Acting wrings the most out of 'Innocent'

Special to The Times

"If not understanding was a crime, we'd all be guilty." Here is the humanist core of "Innocent When You Dream" at the Electric Lodge, and it brushes with greatness. With a tweak or two, Ken Narasaki's inventive, affecting account of a Japanese American war veteran caught between past and present could soar into the pantheon. It's certainly worthy and original enough.

Meet protagonist Dan (the memorable Sab Shimono), a senior in crisis mode. Sneaking out of his nursing home, Dan seeks out a seedy bar with wartime associations. The lighting by Christopher M. Singleton goes akimbo, a pounding heartbeat dominates Dennis Yen's soundtrack and Dan collapses under the weight of a massive stroke. From here, "Innocent" takes off from inside Dan's head, leaping between his hospital room and key pieces of his memory puzzle. While his third generation children -- civil rights activist Joy (Emily Kuroda, atop her game) and estranged son Merv (author Narasaki) -- struggle to interpret his wishes, Dan revisits the internment camps, the 422nd Regimental Combat Team and, crucially, Grace (the superb Sharon Omi), the enigmatic woman who eluded his advances. His trek between now and then thus unfolds like an inverted origami to the cosmic finale.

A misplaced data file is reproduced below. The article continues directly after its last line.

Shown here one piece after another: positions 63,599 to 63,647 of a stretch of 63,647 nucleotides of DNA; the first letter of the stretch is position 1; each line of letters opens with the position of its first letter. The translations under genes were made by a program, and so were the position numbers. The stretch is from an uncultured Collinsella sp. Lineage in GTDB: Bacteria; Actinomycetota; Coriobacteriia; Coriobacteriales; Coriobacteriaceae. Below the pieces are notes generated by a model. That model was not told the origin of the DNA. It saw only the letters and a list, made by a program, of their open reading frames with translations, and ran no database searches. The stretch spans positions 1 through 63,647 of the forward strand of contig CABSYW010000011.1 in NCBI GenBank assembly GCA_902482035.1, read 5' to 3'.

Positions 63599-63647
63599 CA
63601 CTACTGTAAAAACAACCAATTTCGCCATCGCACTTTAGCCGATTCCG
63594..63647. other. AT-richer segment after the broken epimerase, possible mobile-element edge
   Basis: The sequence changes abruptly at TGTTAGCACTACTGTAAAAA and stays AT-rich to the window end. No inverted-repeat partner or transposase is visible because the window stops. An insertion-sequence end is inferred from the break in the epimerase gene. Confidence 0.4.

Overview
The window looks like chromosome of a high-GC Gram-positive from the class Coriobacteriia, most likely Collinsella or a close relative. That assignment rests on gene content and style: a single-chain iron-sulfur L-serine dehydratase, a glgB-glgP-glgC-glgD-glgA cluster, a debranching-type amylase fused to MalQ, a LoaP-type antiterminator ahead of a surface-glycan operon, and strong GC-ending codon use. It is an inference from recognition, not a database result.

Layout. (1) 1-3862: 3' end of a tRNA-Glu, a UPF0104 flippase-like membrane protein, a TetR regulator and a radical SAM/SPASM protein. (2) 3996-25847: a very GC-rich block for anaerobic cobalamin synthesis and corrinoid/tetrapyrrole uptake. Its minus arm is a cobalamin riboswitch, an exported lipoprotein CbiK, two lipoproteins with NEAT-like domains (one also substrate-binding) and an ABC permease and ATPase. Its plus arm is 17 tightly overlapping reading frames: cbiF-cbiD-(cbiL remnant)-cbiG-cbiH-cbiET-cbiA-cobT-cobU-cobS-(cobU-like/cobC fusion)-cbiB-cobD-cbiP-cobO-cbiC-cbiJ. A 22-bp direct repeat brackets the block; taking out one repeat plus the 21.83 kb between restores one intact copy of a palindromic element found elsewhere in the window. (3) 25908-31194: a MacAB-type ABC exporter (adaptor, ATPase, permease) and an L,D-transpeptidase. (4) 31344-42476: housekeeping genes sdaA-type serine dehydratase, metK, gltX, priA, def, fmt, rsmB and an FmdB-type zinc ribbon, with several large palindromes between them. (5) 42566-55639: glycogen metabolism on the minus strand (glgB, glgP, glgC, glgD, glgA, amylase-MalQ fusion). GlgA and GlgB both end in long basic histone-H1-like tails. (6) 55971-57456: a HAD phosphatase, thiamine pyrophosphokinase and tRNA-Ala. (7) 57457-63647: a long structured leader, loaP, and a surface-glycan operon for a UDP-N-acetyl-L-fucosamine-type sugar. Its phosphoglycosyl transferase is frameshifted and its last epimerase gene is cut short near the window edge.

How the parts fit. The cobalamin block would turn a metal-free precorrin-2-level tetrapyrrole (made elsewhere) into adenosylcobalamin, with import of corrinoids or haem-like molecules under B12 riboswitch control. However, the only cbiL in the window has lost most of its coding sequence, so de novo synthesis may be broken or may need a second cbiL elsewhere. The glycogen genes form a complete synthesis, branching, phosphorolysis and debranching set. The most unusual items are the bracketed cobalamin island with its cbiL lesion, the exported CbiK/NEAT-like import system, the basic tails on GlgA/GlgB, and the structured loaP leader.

Director Alberto Isaac takes an austere approach, stylized yet naturalistic, which yields arresting results, especially the transitions on designer Mina Kinukawa's abstract set, aided by John J. Flynn's invaluable videos. The cast, which includes John Miyasaki and Mike Hagiwara, mines Narasaki's text for all its humor and considerable emotional heft. But it's all about Shimono, whose beautifully shaded performance rivals Alan Mandell's celebrated "Trying" turn in its physical eloquence and empathy with Omi.

Although the right-to-die element needs better integration, it's a good counterpoint to the geopolitical issues, which emerge without didacticism. Narasaki could also consider more Act 1 foreshadowing of how Dan and Grace's secrets intersect. Yet the virtues of this elegantly moving parable outweigh such quibbles. Susceptible viewers should bring Kleenex.


'Innocent When You Dream'

Where: Electric Lodge Performance Space, 1416 Electric Ave., Venice

When: 8 p.m. Fridays and Saturdays, 3 p.m. Saturdays and Sundays

Ends: Oct. 28

Price: $20

Contact: (800) 838-3006 or

Running time: 1 hour, 47 minutes

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